336. * United States Dept. of State, Foreign Relations of the United States Vol. 3 (U.S. Govt. Print. Off., 1932):422.
  337. * 'Wild Turmoil in City' The New York Times (31 January 1932); [68]; quoted in Izumi Hirobe, Japanese Pride, American Prejudice: Modifying the Exclusion Clause of the 1924 Immigration Act (Stanford University Press, 2001):160.
  338. * Hallett Abend, 'Wild Turmoil in City', The New York Times (31 January 1932):1.
  339. * Hallett Abend, 'Cannon Used in Shanghai: Battle in Hongkew Area Follows Failure to Agree on Peace. Many Slain in Streets. Tens of Thousands of Chinese Driven From Their Homes by the Japanese. Snipers Fight Europeans. Americans Also Are Targets', The New York Times (1 February 1932):1.
  340. * '4 of our Warships Arrive at Shanghai: Americans Are Heartened by the Event, Though Grave Concern Is Still Felt', The New York Times (1 February 1932):2.
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  343. * The Monthly Supplement 3-4 (1942):141.
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  345. * ' Japanese Say Wang Legally Was a Spy: Chinese West Pointer Was Released, However, 'Because This Is Not a War.' The New York Times (2 March 1932):13.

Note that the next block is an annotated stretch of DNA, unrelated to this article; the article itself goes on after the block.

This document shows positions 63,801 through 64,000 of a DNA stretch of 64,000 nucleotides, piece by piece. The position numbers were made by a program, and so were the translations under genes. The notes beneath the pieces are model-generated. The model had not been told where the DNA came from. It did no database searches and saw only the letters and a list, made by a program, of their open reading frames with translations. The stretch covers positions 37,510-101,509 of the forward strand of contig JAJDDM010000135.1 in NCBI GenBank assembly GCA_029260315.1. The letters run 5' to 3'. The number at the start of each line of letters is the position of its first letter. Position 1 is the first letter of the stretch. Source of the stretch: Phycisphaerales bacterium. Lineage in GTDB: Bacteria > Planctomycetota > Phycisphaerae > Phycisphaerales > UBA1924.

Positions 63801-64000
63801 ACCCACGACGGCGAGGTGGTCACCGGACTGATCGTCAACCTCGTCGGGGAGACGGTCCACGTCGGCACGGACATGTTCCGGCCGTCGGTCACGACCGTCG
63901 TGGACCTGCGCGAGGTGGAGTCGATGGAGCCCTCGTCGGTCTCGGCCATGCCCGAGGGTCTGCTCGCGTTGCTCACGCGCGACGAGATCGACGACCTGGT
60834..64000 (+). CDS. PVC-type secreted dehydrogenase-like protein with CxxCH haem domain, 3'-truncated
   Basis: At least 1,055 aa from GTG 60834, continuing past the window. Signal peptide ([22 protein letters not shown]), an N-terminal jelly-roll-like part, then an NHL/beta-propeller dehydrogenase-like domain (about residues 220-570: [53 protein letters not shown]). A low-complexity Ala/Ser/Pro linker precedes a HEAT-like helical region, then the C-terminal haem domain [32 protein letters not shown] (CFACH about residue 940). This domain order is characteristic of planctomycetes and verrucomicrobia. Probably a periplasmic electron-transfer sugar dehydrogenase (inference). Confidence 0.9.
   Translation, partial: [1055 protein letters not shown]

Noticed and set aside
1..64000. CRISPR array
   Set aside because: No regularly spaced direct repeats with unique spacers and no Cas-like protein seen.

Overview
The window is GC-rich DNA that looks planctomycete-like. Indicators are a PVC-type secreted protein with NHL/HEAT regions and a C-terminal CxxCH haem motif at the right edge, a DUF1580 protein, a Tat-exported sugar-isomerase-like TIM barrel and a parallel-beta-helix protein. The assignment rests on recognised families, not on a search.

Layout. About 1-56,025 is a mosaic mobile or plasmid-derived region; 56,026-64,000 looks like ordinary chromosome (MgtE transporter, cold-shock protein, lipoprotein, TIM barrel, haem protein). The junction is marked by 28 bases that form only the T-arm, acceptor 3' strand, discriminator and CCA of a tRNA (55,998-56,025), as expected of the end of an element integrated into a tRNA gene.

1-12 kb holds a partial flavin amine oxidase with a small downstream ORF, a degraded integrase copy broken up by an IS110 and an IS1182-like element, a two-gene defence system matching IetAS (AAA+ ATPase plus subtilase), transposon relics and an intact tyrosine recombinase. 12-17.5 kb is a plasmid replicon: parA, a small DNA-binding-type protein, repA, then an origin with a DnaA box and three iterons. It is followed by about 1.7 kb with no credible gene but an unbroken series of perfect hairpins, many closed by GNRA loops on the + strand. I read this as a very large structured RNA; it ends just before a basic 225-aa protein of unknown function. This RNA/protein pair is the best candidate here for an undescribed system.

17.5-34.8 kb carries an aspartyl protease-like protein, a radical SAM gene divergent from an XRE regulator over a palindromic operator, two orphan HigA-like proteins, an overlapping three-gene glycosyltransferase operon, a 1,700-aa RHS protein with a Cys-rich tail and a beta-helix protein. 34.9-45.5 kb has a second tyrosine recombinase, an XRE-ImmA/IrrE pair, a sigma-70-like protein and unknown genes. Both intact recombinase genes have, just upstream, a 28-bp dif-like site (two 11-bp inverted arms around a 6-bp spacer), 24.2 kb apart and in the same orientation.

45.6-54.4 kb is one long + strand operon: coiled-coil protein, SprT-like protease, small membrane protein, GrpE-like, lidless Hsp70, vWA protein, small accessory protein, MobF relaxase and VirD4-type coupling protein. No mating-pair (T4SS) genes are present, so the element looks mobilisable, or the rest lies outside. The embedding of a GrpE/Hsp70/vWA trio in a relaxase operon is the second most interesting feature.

346. * Chung-shu Kuei, ed., Symposium on Japan's Undeclared War in Shanghai (Chinese Chamber of Commerce, 1932):15, vi.
  347. * Junpei Shinobŭ, International Law in the Shanghai Conflict (Maruzen company, ltd., 1933):2, 100-101.
  348. * Ernest O. Hauser, Shanghai: City for Sale (Harcourt, Brace and company, 1940):210; Ping-jui Li, Two Years of the Japan-China Undeclared War and the Attitude of the Powers, 2nd ed. (Mercury Press, 1933):561.
  349. * 'Strike Ties Up Shanghai Hotel When Japanese Arrest Chinese', The New York Times (28 February 1932):21.
  350. * 'Bottle Thrown Out of Window of Astor House Causes Scare', The New York Times (29 February 1932):13.
  351. * 'Gen. Wang is Freed by Shanghai Japanese: Seizure of West Point Graduate Resulted in Complaint to Foreign Consuls.' The New York Times (1 March 1932):17; Chih-hsiang Hao, Who's Who in China: Containing the Pictures and Biographies of China's Best Known Political, Financial, Business & Professional Men (The China Weekly Review, 1936):250.